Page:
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Update: Developments in Joint Safe Water Project in Nigeria

New carbon credit issuance proves measurable impact

First Climate and long-standing project partner, Impact Water, proudly announce the issuance of 2022 vintage carbon credits from their safe water project in Nigeria. This new issuance of 700,000 Gold Standard certified credits also signals the continued success of a community well-being project that supplies clean water and filtration systems to schools in Nigeria.

School children drinking water from Safe Water program

As a reputable project developer, Impact Water has been designing and implementing sustainable climate change mitigation projects in Sub-Saharan Africa, where they have installed more than 32,000 water purification systems since 2014. This water purification project takes local, contaminated water and treats millions of liters of water with the help of UV systems, water filters and/or chlorination. Once treated, the water is safe for consumption as either drinking water or for sanitation purposes. Without this relatively simple technology, this water would traditionally have been partially sanitized through boiling, usually employing inefficient, carbon-emitting combustion that relies on the use of firewood and charcoal.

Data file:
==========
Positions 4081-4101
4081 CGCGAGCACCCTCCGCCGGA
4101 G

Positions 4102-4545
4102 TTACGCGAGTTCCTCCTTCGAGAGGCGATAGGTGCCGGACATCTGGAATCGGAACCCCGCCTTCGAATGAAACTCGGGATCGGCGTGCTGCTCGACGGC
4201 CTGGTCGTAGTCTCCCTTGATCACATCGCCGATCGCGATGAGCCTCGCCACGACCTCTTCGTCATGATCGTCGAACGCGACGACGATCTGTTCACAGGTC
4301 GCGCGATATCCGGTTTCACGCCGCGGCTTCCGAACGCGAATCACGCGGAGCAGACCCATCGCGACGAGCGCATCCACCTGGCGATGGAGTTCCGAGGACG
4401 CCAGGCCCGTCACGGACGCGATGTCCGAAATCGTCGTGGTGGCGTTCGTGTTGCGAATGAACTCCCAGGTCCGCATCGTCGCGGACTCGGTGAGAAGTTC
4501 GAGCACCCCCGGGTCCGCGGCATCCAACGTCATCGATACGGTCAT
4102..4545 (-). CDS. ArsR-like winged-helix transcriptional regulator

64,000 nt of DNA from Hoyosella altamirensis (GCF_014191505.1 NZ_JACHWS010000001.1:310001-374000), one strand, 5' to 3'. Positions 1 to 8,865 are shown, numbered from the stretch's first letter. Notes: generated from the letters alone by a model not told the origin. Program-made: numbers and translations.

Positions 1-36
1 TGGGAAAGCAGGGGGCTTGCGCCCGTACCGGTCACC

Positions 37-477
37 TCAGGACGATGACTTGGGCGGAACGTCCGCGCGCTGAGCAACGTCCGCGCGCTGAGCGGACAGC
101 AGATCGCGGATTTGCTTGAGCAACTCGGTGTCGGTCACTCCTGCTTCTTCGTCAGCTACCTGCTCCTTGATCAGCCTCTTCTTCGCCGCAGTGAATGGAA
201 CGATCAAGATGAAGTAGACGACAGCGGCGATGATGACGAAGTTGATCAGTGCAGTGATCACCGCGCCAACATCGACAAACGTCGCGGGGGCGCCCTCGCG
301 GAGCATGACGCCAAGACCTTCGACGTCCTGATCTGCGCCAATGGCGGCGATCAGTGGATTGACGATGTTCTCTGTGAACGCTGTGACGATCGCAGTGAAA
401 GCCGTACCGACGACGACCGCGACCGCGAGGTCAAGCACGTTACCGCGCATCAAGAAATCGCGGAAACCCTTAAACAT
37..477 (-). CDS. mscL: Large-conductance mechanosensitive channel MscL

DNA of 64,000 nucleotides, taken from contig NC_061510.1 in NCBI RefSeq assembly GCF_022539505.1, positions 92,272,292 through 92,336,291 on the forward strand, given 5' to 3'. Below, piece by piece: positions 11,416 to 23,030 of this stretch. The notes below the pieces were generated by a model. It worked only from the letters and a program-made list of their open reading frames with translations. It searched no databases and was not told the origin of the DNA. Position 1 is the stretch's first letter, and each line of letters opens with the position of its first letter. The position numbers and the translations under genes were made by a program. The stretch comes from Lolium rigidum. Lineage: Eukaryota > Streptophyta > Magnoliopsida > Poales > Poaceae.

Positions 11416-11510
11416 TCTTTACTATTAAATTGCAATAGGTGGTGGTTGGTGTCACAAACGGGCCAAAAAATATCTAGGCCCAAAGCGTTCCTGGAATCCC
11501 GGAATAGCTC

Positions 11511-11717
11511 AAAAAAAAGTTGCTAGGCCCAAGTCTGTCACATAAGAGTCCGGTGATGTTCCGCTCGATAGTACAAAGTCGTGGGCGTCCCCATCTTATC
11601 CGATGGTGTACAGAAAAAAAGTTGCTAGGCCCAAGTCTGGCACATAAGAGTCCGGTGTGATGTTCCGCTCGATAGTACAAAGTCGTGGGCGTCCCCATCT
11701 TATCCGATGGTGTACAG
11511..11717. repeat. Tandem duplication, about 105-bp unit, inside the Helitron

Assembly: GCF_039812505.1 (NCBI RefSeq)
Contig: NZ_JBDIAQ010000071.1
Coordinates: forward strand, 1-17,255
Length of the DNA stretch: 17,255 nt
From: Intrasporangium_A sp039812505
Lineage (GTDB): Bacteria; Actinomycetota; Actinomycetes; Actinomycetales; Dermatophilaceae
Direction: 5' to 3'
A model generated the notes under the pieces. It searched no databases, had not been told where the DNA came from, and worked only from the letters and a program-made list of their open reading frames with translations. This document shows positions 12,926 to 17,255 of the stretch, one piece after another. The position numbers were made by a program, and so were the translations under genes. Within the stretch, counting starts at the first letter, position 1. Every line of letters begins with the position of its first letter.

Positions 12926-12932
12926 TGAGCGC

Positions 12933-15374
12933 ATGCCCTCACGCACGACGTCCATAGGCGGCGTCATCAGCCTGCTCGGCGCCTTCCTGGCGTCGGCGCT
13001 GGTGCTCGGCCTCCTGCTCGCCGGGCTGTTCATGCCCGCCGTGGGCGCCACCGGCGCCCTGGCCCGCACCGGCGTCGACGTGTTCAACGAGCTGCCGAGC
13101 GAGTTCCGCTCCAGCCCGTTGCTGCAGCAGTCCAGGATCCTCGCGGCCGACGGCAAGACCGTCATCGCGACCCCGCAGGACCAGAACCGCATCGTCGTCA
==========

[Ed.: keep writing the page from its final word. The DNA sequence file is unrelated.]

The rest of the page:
About 90 million Nigerians use non-renewable biomass, such as wood, for cooking and boiling water in a labour-intensive and inefficient effort to supply safe water to their households. This photo shows a woman buying wood on a market near Abuja, Nigeria. (Photo credit: First Climate)

In Nigeria where under 20% of the population has reliable access to safe drinking water, Impact Water has already delivered water purification systems to about 20,000 schools to date – this translates to approximately 8 million children benefitting from access to safe drinking water. Funds acquired through the sale of voluntary carbon credits generated by the project, enable the partners to efficiently install, run, and maintain thousands of new water treatment systems in schools as well as to further enhance the impact created through the project activities.

“We are on a mission to provide safe drinking water to all school children in Nigeria. We are encouraged by the results achieved so far. Carbon finance has played an essential role in this regard: thanks to the support of dedicated organizations around the world, we have been able to offer our water purification systems to schools at no cost – a critical linchpin to local acceptance since schools do not have any budget for this kind of expense,” explains Tim Neville, Chief Operating Officer at Impact Water.

Practical solutions for water security